One theory is that of the Romish Church, the theory of transubstantiation. According to the Romanists, Christ is present in the Lord’s Supper not simply in the spiritual sense, as taught by the Reformed, not even by the real presence of His body and blood in and with and under the bread and wine, as is taught by the Lutherans, but by the bread and wine being changed into the very body and blood of Christ. That the Roman Catholic Church teaches this error and pronounces the curse upon all that deny it is very evident from the Canons and Decrees of the Council of Trent. In its Thirteenth Session, held October 11, 1551, that Council set forth its doctrine concerning the most holy sacrament of the Eucharist. In Chapter I the Council declares: “In the first place, the holy synod teaches, and openly and simply professes, that, in the august sacrament of the holy eucharist, after the consecration of the bread and wine, our Lord Jesus Christ, true God and man, is truly, really, and substantially contained under the species of those sensible things.” Again, in Chapter III the same Council declared: “And this faith has ever been in the Church of God, that, immediately after the consecration, the veritable body of our Lord, and his veritable blood, together with his soul and divinity, are under the species of bread and wine; but the body indeed under the species of bread, and the blood under the species of wine, by the force of the words; but the body itself under the species of wine, and the blood under the species of bread, and the soul under both, by the force of that natural connection and concomitancy whereby the parts of Christ our Lord,who hath now risen from the dead, to die no more, are united together; and the divinity, furthermore, on account of the admirable hypostatical union thereof with his body and soul. Wherefore it is most true, that as much is contained under either species as under both; for Christ whole and entire is under the species of bread, and under any part whatsoever of that species; likewise the whole Christ is under the species of wine, and under the parts thereof.” The Romish Church, therefore, teaches that the whole Christ is in the bread and the whole Christ is in the wine; and what is more, the whole Christ is in each and every particle of both species. Moreover, it teaches that the effect accomplished by transubstantiation is permanent. And from this fact, namely, that the change of the substance of the elements into the substance of the body and blood of Christ remains permanently, the Romish Church concludes that the host, or wafer, may be preserved, that therefore it may be brought to the sick, that it may be carried about in processions, and that it is but proper that it should be worshipped. The Romanists make distinction between douleia andlatreia. The former may be rendered to the saints and to the angels, but the latter is due to God alone. Now Christ is God manifested in the flesh. And therefore worship may be paid to Him. And seeing that after the consecration of the bread and wine, Christ is present in the wafer both as to His divine and as to His human nature, the Romanists pay homage and worship to that wafer. The propriety of worshipping the wafer as it represents the Christ is also taught in the Canons and Decrees of the Council of Trent, Thirteenth Session, Chapter V, where we read: “Wherefore there is no room left for doubt, that all the faithful of Christ may, according to the custom ever received in the Catholic Church, render in veneration the worship of latria, which is due to the true God, to this most holy sacrament. For not therefore is it the less to be adored on this account, that it was instituted by Christ the Lord, in order to be received; for we believe that same God to be present therein, of whom the eternal Father, when introducing him into the world, says: And let all the angels of God adore him; whom the Magi, falling down, adored; who, in fine, as the Scripture testifies, was adored by the apostles in Galilee. The holy Synod declares, moreover, that very piously and religiously was this custom introduced into the Church, that this sublime and venerable sacrament be, with special veneration and solemnity, celebrated, every year, on a certain day, and that a festival; and that it be borne reverently and with honor in processions through the streets and public places.” And the Romish Church declared in Chapter IV of the same Canons and Decrees of the Council of Trent, Thirteenth Session, the doctrine of transubstantiation as follows: “And because that Christ, our Redeemer, declared that which he offered under the species of bread to be truly his own body, therefore has it ever been a firm belief in the Church of God, and this holy Synod doth now declare it anew, that, by the consecration of the bread and of the wine, a conversion is made of the whole substance of the bread into the substance of the body of Christ our Lord, and of the whole substance of the wine into the substance of his blood; which conversion is, by the holy Catholic Church, suitably and properly called Transubstantiation.”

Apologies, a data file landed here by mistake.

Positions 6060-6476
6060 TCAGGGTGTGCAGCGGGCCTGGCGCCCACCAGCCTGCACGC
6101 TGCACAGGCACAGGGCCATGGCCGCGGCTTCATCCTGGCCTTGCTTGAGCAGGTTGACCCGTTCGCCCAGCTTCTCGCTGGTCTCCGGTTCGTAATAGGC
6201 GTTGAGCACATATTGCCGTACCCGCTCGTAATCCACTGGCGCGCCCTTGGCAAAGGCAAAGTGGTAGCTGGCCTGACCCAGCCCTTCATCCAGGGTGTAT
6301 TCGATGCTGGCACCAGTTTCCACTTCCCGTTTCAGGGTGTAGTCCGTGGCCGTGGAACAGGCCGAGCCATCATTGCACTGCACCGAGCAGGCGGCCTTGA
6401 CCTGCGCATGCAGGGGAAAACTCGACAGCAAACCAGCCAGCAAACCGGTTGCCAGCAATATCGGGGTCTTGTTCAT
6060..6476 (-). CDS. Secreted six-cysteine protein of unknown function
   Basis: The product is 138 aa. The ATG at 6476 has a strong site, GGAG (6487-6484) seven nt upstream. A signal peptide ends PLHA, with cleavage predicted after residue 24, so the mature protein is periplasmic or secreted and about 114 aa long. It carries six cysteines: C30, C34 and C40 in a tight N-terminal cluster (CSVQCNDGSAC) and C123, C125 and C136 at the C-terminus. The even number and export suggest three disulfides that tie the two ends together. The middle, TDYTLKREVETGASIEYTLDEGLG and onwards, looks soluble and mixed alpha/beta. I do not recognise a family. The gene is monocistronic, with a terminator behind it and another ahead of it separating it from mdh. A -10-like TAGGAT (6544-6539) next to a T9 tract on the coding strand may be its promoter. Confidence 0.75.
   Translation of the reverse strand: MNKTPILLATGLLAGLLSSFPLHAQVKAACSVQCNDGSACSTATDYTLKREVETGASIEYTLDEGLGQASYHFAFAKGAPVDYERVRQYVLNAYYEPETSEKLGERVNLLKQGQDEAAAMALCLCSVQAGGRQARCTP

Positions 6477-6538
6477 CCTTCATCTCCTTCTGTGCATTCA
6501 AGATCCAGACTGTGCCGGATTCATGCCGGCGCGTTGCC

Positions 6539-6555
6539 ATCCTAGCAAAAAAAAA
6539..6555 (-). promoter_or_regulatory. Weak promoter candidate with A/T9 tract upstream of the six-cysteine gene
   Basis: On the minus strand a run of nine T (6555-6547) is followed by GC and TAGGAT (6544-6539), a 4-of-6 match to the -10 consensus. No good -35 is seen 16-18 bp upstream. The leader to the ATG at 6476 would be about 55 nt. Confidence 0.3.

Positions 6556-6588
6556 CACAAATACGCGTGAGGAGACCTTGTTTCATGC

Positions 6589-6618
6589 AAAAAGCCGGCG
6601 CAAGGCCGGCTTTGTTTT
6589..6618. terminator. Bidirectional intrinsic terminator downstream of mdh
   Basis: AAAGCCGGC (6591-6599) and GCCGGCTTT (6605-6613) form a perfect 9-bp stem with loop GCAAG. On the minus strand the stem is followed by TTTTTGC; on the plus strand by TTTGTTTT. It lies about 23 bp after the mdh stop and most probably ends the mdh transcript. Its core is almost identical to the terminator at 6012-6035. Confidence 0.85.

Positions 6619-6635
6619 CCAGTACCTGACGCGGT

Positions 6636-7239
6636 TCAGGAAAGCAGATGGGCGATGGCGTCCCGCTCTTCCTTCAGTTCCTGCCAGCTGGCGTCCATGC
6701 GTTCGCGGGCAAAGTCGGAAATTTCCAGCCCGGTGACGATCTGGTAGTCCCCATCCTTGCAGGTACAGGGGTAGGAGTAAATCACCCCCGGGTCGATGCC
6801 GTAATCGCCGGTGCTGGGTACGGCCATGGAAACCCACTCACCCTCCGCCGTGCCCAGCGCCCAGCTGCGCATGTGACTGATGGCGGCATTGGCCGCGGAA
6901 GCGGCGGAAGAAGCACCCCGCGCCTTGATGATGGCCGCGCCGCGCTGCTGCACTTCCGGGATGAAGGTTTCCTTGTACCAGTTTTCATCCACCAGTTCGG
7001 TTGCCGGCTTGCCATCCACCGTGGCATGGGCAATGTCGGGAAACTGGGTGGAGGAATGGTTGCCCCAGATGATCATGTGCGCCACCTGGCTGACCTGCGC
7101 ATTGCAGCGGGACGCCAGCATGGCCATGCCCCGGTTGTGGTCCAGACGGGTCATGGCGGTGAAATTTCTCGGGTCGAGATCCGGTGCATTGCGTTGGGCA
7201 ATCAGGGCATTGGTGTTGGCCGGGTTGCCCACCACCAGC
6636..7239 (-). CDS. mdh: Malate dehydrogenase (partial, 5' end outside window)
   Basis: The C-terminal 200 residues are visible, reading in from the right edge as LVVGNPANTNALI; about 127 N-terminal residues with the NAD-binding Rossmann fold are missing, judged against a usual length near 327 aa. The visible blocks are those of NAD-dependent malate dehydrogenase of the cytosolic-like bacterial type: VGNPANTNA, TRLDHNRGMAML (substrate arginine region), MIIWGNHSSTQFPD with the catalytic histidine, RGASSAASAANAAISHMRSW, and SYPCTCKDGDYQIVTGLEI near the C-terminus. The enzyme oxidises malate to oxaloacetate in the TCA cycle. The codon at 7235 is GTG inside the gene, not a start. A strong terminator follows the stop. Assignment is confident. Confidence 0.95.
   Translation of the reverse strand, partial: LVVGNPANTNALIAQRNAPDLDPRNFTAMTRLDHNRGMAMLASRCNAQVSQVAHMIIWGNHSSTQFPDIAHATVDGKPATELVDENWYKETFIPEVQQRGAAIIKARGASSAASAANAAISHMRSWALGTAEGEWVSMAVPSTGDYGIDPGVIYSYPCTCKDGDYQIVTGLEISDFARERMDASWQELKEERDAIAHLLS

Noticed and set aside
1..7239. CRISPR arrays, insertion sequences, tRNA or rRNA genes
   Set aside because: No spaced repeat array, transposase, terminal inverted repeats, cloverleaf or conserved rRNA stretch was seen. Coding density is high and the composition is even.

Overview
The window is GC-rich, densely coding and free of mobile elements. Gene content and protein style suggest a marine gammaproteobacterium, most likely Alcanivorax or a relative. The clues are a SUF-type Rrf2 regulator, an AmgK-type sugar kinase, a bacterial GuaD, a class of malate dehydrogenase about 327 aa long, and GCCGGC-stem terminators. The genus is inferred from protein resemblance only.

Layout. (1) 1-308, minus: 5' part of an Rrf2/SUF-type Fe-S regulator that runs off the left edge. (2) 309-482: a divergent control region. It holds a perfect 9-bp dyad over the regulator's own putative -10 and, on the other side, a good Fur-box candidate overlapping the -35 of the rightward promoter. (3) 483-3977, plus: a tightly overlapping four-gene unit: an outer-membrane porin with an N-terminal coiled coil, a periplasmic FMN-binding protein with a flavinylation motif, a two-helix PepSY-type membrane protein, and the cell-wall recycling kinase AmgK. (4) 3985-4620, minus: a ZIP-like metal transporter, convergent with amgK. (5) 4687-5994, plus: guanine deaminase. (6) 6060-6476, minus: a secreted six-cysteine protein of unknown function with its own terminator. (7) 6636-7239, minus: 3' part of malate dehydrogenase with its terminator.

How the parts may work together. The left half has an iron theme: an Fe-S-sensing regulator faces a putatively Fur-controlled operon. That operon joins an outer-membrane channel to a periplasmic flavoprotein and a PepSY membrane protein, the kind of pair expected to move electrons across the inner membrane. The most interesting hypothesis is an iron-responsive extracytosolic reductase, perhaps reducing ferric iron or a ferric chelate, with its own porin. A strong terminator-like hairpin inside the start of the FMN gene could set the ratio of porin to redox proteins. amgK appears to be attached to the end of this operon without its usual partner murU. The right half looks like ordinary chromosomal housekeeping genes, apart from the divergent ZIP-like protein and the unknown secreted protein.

In the same Thirteenth Session of the Council of Trent everyone that denies this doctrine of transubstantiation is anathematized. In Canon I we read: “If any one denieth, that, in the sacrament of the most holy Eucharist, are contained truly, really, and substantially, the body and blood together with the soul and divinity of our Lord Jesus Christ, and consequently the whole Christ; but saith that he is only therein as in a sign, or in figure, or virtue: let him be anathema.” And in the second Canon: “If any one saith, that, in the sacred and holy sacrament of the Eucharist, the substance of the bread and wine remains conjointly with the body and blood of our Lord Jesus Christ, and denieth that wonderful and singular conversion of the whole substance of the bread into the body, and of the whole substance of the wine into the blood,—the species only of the bread and wine remaining,—which conversion indeed the Catholic Church most aptly calls Transubstantiation: let him be anathema.” And in Canon III we read: “If any one denieth, that, in the venerable sacrament of the Eucharist, the whole Christ is contained under each species, and under every part of each species, when separated: let him be anathema.”